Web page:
I held the drawstrings of the backpack taut to the sides, holding the fruits and veggies firm against my back and started to run. Oh man was it the most awkward run EVER.

Did I look ridiculous with my arms like that? YES. Did I possibly semi bruise the banana that was up against my back? YES. Did I give my shoulders rope burn from the drawstrings being tight and rubbing on my shoulders? YES (and ouch). Did I make it home with minimal seconds to spare before peeing my pants? YES (and whew!)

It wasn’t fast but I did my errands with no car, no emissions and no wasted time!


I know awhile back I did a blog post showcasing a few of my favorite things (cue Sound of Music), but wanted to do a quick blog post shoutout to a company that already does good things on an everyday basis, but has stepped up in a tremendous way in support of those affected during last weeks Boston Marathon and the One Fund Boston foundation – BIC Bands.

BIC Bands offers non-slip headbands for those of us that are active (and also tend to get a little schweaty… and for those of us with crazy cray hair like myself).  The company was founded as a fundraiser when the owner/founder/genius was part of Team in Training (another organization near and dear to my heart).  We all know what a pain it is to have hair flopping to and fro when we’re trying to handle our business, and thus the non-slip headbands were born.  They come in a bunch of different styles, colors and sizes and promise no headaches (can I get an amen?!).  Each month a portion of their sales is dedicated to a different charity.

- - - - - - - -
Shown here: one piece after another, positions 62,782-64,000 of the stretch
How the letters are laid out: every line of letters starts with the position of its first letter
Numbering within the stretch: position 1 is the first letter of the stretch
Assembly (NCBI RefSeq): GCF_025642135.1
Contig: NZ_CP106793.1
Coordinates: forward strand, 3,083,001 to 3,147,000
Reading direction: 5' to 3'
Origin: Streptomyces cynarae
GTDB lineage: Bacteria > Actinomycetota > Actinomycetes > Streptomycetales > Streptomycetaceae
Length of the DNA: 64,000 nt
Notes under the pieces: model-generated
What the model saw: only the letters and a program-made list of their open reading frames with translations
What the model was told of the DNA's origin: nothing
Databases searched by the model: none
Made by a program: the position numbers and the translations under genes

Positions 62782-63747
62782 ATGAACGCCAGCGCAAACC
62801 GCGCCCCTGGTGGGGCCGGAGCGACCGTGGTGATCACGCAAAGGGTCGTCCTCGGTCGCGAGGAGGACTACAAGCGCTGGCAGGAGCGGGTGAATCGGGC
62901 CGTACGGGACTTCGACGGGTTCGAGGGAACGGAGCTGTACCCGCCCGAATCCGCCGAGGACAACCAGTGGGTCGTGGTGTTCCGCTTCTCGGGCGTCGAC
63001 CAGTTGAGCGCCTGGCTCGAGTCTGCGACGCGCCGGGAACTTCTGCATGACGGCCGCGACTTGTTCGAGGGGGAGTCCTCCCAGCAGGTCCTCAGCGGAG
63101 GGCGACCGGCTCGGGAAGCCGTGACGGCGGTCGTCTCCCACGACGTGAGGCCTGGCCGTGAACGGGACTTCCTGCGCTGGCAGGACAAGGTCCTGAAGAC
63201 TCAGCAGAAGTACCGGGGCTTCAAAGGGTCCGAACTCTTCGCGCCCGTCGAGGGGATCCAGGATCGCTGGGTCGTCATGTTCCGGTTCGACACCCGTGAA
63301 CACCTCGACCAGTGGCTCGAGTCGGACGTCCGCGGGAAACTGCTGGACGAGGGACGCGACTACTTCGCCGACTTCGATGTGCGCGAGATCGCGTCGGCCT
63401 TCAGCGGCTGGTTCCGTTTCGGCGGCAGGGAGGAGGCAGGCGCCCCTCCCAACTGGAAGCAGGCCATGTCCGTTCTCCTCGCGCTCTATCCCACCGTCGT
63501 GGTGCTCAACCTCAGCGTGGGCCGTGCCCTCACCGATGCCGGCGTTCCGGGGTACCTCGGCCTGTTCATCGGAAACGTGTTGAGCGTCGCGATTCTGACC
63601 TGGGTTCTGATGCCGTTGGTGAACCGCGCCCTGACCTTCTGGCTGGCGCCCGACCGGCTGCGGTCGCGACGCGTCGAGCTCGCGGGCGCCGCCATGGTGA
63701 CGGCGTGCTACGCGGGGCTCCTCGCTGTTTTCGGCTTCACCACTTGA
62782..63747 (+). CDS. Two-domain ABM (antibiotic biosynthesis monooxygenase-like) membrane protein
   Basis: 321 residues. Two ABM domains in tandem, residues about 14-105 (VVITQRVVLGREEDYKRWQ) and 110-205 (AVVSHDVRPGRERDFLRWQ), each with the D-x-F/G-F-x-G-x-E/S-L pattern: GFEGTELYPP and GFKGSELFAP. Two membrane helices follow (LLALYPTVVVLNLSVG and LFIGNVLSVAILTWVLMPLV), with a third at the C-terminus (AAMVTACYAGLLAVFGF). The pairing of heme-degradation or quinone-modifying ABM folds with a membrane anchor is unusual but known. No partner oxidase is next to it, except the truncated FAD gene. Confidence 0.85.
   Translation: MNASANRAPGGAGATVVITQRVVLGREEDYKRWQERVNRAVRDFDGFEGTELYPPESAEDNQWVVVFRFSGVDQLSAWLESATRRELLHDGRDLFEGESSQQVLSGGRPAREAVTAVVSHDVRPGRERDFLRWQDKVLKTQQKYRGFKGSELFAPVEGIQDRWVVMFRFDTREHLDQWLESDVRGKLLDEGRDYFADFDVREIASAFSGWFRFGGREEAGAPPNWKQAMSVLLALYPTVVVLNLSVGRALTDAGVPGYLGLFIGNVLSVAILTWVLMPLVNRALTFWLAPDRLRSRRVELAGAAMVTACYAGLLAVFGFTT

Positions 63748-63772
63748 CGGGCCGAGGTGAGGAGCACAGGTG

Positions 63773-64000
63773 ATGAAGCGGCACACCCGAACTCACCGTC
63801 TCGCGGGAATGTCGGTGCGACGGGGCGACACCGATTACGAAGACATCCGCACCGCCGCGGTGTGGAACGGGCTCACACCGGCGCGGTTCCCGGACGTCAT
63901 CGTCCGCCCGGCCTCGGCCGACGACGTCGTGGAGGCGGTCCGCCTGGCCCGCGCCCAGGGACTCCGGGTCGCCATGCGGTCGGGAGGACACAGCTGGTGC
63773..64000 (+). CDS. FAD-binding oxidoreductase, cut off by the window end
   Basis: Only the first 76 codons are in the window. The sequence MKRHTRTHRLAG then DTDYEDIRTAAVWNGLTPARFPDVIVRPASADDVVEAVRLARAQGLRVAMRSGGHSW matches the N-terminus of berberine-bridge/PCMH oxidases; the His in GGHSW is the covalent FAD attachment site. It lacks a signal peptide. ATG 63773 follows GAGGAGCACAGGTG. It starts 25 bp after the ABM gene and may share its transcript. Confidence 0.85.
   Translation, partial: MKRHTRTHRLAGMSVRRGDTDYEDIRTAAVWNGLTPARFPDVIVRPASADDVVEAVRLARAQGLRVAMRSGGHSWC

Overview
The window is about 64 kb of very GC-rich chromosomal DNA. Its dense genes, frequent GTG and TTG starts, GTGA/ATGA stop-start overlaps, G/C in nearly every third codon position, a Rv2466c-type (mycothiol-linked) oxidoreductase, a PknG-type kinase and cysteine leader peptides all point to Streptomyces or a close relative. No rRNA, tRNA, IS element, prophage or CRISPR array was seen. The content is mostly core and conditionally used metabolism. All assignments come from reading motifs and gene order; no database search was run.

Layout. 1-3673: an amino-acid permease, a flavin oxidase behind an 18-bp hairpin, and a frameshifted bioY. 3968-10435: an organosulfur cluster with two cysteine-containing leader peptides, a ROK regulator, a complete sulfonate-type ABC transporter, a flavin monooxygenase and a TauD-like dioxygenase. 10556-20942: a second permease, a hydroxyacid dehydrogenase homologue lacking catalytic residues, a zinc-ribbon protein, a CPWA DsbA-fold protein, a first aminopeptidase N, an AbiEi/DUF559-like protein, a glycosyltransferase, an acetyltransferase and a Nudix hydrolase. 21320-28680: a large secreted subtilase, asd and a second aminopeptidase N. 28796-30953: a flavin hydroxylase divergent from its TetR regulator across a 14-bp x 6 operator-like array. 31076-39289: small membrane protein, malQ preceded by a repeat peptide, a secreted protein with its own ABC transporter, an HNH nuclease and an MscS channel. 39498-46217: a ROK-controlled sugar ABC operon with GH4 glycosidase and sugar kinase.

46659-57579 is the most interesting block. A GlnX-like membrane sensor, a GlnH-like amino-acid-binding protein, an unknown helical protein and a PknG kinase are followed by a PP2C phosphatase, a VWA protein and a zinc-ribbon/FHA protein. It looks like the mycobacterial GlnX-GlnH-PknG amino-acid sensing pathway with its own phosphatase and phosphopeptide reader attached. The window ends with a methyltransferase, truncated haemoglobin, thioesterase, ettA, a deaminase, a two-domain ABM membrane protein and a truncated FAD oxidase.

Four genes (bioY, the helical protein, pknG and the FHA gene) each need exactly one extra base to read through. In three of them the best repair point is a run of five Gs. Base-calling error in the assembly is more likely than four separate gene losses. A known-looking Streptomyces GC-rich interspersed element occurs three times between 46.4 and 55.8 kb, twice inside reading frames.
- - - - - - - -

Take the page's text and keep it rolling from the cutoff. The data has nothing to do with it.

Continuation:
When the tragedy at the Boston Marathon occurred (and subsequent manhunt, shootout and lockdown), BIC Bands quickly stepped in and knew they could help.  Medical costs are not cheap.  Treatment is not cheap.  Amputations are not cheap.  Prostheses are far from cheap. Rehab is not cheap.  The One Fund Boston was set up to help those directly affected by the bombings.   As of when I refreshed the page, crowd-sourcing has generously and miraculously come up with $26,398,865 in donations for One Fund! Amazing, right?! And that number is growing every few seconds (literally, it kept changing when I was refreshing the page). Over $8.5 million from public donations and over $17.5 million from corporate donations. YOU GUYS ROCK!

In comes how you can help in a way that won’t break your bank, but will fill your heart with lots of warmth and good feelings.  BIC Bands is offering a limited edition Boston Strong headband.  Every single penny of the $12 band cost goes directly to One Fund Boston. Every cent.